Weibo Users Call Out Water Pollution

Zhejiang entrepreneur Jin Zengmin has offered a reward to a senior Chinese official if he swims in a polluted river for 20 minutes, according to the South China Morning Post’s Chris Luo:

“If the environmental protection bureau chief dares to swim in [Ruian’s] river for 20 minutes, I will pay [him] 200,000 yuan [HK$246,000],” Jin wrote on Sina Weibo.

In three photos Jin posted, a river in small-town Ruian is seen entirely blocked by floating rubbish. Jin blamed a rubber overshoe factory for dumping industrial waste into the river.

This river was where villagers used to wash vegetables and clothes in his childhood, Jin told

Asked for comment, Ruian’s environmental protection bureau chief, Bao Zhenmin, acknowledged the river was polluted, the report said. But he said the rubbish is from people, and not factories.

“Overpopulation of this region is the main reason behind the pollution…[The population] has largely exceeded the local environment’s capacity,” Bao told

Jin’s push in Zhejiang comes as activist web users accused factories in Shandong province of intentionally dumping waste into rivers, according to Li Jing at the South China Morning Post:

It all started with a microblog post exposing factories in Shandong that injected toxic waste water underground, and evolved into an online campaign to uncover pollution scandals as people returning home from cities for the holiday encountered unbearable levels of water contamination.

Deng Fei , a social activist who helped initiate the campaign, said some journalists and lawyers had mobilised to investigate clues offered by microbloggers, adding that several members of the National People’s Congress and Chinese People’s Political Consultative Conference had expressed interest in looking into the problems.

The first post, published on Tuesday on the Twitter-like Sina Weibo, said some chemical plants in Weifang – which were preparing for initial public offerings – had been secretly discharging untreated waste water deep underground, using high-pressure injection wells to avoid supervision.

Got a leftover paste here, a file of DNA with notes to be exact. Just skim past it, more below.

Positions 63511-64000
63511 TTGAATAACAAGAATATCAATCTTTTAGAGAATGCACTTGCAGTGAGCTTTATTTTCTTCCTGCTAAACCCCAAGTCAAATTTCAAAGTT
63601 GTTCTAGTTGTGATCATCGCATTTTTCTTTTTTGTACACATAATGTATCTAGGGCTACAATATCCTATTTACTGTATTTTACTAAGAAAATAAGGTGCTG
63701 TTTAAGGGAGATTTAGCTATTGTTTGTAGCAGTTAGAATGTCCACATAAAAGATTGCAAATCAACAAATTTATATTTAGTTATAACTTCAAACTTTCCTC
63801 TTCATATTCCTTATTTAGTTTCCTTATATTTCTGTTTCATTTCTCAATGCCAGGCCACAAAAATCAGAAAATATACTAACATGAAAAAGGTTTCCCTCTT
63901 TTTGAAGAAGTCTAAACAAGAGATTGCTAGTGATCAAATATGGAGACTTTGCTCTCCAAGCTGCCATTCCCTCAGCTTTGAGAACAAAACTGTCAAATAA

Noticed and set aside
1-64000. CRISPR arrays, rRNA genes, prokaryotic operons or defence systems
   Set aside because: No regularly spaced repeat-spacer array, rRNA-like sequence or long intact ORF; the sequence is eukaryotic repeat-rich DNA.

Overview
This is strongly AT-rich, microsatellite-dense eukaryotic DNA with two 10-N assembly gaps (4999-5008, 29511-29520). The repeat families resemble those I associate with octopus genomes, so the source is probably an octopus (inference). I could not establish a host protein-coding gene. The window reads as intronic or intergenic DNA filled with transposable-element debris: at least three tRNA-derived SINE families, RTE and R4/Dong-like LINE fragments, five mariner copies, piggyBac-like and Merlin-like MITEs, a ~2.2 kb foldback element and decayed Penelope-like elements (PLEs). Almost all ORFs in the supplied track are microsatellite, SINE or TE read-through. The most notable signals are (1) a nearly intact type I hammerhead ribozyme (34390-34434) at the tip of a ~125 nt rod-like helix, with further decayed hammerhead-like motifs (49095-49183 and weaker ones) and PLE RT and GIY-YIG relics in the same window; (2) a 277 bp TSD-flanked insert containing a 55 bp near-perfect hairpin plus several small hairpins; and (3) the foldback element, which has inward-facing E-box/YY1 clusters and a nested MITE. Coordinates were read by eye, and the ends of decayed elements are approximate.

It has been reposted by about 50,000 microbloggers.

Tea Leaf Nation’s Liz Carter writes that the issue has become the number-one trending topic on Sina Weibo:

News broke on social media that not only were companies polluting the water, but were intentionally pumping wastewater into the ground through high-pressure pipes in order to avoid complying with regulations. The polluted water has caused cancer in many nearby residents, according to reports, and affected the development of local children. A company in Weifang, Shandong was implicated when a journalist travelled there to cover the story.

In a post deleted by censors on Sina Weibo, a lawyer named Gan Yuanchun described how officials from Weifang, Shandong sent some of their subordinates to Beijing to prevent media from breaking the news. China Central Television (CCTV)’s coverage of the story was shelved. and the journalist who traveled to Weifang is still being held there involuntarily. Gan Yuanchun wrote in a follow-up post, “Weifang: You think that by harmonizing [censoring] CCTV, you can cover up the truth about #UndergroundWaterPollution? And you’re still trying to help this kind of soulless company complete its IPO? You must be dreaming!!”

The state-run Global Times reported that the online outcry in Weifang prompted a response from local authorities, who offered rewards to any whistle-blower whose tips proved accurate, and Ernest Kao and the South China Morning Post reports that an editorial in the Beijing News last week urged officials to tackle the water pollution issue:

Beijing’s official mouthpiece called for a “declaration of war” in the new Lunar Year on “unscrupulous enterprises” engaged in the illegal and often secretive discharge of untreated waste into waterways. It urged the public and netizens to help.

The editorial said local governments were only compounding the problem by upholding lax environmental regulations and shielding “superstar” companies, deemed too important, from punishment.

“The reason why groundwater pollution has long been ignored is that the vast majority of contamination cases occur in rural counties, where farmers lack the right to speak out,” it said.

The editorial said the fundamental problem lay in governance – or lack of it – and encouraged the public to “take action to investigate and expose any of those unscrupulous companies”. It also called on “the relevant parties” to encourage supervision and ensure citizen activist channels are unimpeded”.

See also recent CDT coverage of water pollution in China, including an accident at a chemical plant which caused the contamination of a river in northern Shanxi province.

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